Researches across the globe are leading to the discovery of pivotal characteristics of SARS-Cov-2, some of which shared with its ‘cousins’ SARS-Cov-1 and MERS. One of these achievements is the documentation of the mechanism of entrance into the host cell. This involves the interaction between the transmembrane viral spike glycoprotein and the angiotensin-converting enzyme 2 (ACE2) receptor on the host cell surface. The spike is a homotrimeric glycoprotein complex, in which each monomer is composed by two subunits. The S1 subunit comprises the receptor binding motif (RBM) and is responsible for the first attachment to the host receptor, while the S2 subunit mediates the membrane fusion, and requires a proteolytic cleavage executed by the host transmembrane serine protease 2 (TMPRSS2). Exciting biochemical and structural analysis of the virus-host interacting surfaces, revealed a very high binding affinity of these proteins and the occurrence of conformational changes in the complex which allow the entry of the virus. The interaction of the spike with its receptor is a key step in virus infection, which can be explained as the intimate relation of a key and its lock opening the doors to the intracellular environment. 

Advanced knowledge on the interaction between the virus and the target cells is extremely valuable and has been object of innovative studies aiming to develop vaccines and antiviral drugs, which could potentially be beneficial in our long-lasting fight against coronavirus, endowing us with potent tools and advantage in the battlefield.  

Written by Dr. Vincenzo Ruscica, Marie Sklodowska-Curie fellow


  • Hoffmann et al., 2020, Cell 181, 271-280 April 16, 2020
  • Walls et al., 2020, Cell 181, 281-292, April 16, 2020
  • Shang et al., 2020, Nature, March 30, 2020
  • Lan et al., 2020, Nature, March 30, 2020

Discovering the RNA-Binding Proteome of Plant Leaves with an Improved RNA Interactome Capture Method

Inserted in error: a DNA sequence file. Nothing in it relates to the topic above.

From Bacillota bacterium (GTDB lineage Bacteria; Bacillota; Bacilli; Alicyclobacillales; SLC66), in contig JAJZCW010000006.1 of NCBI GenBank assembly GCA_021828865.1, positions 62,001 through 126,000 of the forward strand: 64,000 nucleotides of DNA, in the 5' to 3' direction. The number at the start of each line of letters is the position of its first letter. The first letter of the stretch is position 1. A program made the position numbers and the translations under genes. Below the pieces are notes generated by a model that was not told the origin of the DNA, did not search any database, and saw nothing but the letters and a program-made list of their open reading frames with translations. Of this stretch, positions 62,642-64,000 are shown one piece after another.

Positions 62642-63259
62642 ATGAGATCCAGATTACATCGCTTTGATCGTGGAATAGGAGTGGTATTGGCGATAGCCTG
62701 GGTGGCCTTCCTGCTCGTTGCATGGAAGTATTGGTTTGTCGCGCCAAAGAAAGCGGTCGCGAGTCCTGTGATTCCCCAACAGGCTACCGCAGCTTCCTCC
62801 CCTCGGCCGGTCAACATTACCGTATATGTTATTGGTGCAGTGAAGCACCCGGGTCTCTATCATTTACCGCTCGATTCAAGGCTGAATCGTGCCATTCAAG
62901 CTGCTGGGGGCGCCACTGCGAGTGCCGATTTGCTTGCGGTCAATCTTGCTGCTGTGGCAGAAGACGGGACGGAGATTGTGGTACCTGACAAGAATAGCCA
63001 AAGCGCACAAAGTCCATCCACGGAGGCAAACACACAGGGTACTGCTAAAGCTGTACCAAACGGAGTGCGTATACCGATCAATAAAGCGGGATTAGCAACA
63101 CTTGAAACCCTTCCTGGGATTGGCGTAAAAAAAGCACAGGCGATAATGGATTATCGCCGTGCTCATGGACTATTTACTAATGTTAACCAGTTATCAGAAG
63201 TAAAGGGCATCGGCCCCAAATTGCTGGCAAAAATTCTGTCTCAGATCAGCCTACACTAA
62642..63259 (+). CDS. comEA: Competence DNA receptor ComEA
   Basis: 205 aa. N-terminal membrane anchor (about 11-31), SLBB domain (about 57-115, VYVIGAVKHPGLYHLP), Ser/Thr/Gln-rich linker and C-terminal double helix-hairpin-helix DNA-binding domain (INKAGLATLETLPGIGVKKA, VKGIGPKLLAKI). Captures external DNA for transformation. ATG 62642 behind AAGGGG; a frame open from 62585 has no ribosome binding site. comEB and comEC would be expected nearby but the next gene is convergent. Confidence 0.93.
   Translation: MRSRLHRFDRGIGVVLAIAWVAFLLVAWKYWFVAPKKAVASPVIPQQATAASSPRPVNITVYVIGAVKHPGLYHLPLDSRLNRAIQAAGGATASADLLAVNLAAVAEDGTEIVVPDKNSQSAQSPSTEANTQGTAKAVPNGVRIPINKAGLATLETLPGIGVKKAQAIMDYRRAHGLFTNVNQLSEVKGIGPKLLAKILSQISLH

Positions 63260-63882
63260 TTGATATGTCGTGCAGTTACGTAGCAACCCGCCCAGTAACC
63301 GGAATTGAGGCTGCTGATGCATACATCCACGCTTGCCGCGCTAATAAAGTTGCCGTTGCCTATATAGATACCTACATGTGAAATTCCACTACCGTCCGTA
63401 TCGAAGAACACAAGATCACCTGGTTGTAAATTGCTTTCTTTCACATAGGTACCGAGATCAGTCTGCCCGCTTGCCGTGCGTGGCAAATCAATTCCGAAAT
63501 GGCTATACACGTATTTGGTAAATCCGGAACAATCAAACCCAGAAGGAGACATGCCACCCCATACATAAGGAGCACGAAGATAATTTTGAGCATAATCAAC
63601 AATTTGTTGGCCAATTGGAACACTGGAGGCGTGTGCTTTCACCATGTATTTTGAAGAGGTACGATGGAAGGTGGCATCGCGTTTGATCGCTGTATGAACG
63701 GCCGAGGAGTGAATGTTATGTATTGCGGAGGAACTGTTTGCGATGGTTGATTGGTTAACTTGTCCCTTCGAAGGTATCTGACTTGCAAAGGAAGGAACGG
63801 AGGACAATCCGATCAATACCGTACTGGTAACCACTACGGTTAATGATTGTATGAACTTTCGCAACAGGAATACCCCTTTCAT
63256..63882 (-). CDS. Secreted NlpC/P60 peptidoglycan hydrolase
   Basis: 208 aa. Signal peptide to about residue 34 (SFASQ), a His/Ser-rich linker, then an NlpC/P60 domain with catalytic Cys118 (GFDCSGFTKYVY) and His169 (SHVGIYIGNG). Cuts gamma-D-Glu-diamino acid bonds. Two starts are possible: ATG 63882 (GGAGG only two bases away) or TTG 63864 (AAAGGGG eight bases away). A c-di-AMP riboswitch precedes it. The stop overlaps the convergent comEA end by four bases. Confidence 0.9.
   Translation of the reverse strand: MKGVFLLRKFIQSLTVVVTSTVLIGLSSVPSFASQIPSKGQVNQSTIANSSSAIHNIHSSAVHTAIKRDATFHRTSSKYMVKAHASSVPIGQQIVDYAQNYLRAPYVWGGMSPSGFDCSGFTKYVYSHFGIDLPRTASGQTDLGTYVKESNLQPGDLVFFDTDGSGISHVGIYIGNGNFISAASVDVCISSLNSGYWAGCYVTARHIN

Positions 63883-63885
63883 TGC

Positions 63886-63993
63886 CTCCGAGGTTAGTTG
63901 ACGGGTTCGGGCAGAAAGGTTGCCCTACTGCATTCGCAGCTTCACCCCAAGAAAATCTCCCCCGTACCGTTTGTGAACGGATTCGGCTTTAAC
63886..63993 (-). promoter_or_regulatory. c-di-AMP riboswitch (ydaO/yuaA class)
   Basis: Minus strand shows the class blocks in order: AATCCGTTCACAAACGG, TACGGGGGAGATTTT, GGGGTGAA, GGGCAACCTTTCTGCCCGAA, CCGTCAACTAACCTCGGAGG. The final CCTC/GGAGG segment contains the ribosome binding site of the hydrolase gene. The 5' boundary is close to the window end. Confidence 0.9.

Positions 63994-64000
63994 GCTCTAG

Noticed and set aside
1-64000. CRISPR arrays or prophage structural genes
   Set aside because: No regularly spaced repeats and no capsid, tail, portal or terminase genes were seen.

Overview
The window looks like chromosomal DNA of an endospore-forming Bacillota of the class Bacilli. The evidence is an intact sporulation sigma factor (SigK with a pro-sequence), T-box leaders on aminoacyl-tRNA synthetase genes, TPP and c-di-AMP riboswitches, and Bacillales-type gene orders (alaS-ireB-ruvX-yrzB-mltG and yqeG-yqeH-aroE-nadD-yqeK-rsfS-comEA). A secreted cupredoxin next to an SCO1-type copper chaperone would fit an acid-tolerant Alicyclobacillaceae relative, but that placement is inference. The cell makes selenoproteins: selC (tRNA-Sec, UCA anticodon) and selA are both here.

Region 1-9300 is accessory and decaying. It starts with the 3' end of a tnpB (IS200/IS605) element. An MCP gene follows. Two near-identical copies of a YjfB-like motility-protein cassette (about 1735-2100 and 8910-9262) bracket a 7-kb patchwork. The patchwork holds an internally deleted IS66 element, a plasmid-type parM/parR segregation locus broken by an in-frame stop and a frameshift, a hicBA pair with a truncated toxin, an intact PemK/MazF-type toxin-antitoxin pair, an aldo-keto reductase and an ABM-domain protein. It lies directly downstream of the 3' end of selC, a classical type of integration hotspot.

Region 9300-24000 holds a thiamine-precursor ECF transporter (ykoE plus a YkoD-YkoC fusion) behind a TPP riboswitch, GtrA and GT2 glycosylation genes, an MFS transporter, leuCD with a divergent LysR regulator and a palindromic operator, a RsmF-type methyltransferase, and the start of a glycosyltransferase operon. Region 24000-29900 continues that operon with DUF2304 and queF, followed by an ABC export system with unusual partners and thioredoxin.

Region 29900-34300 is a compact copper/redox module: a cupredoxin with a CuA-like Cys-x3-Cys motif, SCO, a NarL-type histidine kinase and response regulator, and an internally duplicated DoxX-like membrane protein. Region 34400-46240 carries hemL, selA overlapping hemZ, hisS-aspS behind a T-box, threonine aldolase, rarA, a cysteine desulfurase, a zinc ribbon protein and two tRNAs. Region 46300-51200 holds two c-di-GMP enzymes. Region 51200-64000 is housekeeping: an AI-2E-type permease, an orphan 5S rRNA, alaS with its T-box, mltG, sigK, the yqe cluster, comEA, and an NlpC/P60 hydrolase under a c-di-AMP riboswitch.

RBPs are key key drivers of gene expression by controlling RNA fate. However, our knowledge about RBPs in plants is very limited. I our recent work, we report an improved RNA interactome capture approach to discover RNA-binding proteins (RBPs) in plant leaves . Using this ‘plant-adapted RNA interactome capture’ (ptRIC) we have identified hundreds novel RBPs, including many enzymes and proteins from the photosynthetic apparatus. ptRIC did not only allowed the generation of the deepest ‘RBPome’ of plant tissue to date, but also opens the possibility to study how the RBPome remodels in response to environmental, physiological and pathological cues.

This work is an interdisciplinary collaborative effort between the Castello lab (Department of Biochemistry) and Preston lab (Department of Plant Sciences) at the University of Oxford. Find out more about this work here:

Discovering the RNA-binding proteome of plant leaves with an improved RNA interactome capture method. Marcel Bach-Pages, Felix Homma, Jiorgos Kourelis, Farnusch Kaschani, Shabaz Mohammed, Markus Kaiser, Renier A. L. van der Hoorn, Alfredo Castello*, Gail M. Preston*

Written by Marcel Bach-Pages

The importance of serological test to understand SARS-Cov2 pandemic